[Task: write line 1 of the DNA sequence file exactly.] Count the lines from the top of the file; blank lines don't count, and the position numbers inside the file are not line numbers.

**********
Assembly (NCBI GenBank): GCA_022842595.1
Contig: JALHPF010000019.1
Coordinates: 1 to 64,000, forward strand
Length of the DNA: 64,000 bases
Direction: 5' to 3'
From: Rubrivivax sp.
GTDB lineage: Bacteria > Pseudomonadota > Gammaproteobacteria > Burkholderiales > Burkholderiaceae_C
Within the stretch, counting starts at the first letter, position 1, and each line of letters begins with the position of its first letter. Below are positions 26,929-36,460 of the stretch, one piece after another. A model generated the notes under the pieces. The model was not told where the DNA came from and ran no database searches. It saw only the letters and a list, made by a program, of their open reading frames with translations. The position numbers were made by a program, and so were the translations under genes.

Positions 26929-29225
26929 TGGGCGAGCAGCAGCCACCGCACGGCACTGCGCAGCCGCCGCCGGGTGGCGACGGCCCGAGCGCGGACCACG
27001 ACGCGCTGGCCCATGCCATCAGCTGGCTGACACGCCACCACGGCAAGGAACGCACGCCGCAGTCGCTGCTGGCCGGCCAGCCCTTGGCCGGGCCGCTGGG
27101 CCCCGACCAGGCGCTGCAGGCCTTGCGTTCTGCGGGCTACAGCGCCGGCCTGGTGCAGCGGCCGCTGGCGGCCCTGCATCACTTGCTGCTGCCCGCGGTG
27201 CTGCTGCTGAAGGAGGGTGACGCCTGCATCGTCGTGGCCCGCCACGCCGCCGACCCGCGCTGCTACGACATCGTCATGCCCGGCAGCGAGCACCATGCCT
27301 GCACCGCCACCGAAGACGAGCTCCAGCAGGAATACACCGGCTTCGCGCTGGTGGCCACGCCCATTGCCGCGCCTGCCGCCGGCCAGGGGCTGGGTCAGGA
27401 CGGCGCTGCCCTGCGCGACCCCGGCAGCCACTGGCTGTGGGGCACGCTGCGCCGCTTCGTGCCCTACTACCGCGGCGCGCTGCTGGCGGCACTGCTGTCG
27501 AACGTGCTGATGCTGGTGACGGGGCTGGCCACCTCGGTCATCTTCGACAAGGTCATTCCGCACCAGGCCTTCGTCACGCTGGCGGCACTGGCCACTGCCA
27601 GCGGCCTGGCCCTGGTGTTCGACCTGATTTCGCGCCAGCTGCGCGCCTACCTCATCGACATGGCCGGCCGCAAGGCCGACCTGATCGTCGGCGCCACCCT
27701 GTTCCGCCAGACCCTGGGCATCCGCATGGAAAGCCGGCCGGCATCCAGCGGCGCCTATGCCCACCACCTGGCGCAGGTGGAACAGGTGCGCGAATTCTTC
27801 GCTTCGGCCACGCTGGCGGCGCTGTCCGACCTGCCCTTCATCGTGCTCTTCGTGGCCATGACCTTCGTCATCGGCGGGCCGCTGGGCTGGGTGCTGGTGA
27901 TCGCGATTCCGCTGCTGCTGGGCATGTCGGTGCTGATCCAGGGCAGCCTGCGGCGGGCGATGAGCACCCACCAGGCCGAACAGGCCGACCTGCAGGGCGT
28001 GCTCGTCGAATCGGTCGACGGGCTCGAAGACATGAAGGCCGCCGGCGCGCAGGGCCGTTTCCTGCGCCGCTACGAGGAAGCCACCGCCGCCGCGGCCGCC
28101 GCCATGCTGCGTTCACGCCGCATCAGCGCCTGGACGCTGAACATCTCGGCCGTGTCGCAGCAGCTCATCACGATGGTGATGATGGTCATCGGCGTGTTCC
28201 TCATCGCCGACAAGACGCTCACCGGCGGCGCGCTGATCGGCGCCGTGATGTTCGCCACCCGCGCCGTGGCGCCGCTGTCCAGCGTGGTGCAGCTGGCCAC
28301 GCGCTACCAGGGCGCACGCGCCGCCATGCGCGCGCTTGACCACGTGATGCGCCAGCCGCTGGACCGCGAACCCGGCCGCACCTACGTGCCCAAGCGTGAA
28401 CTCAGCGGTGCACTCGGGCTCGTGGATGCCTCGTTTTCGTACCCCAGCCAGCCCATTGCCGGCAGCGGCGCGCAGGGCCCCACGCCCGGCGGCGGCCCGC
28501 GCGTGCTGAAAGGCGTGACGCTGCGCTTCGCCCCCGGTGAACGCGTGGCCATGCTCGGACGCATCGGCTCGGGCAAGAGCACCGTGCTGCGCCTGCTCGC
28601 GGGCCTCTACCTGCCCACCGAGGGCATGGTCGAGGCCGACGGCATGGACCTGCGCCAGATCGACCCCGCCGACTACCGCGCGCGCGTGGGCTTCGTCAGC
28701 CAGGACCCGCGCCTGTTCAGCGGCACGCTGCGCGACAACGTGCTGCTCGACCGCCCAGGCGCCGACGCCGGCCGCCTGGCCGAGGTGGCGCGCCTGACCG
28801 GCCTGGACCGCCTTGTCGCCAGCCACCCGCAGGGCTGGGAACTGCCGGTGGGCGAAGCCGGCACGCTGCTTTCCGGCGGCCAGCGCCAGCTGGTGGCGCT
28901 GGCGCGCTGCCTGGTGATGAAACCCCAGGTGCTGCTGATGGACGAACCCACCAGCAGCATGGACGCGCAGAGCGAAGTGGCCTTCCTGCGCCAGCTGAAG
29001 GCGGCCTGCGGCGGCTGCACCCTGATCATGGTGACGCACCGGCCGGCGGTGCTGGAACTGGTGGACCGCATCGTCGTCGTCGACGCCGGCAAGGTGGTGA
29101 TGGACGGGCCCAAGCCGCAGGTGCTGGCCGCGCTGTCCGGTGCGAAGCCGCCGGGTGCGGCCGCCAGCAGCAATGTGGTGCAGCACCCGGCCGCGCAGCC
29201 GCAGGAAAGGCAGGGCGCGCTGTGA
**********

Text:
Assembly (NCBI GenBank): GCA_022842595.1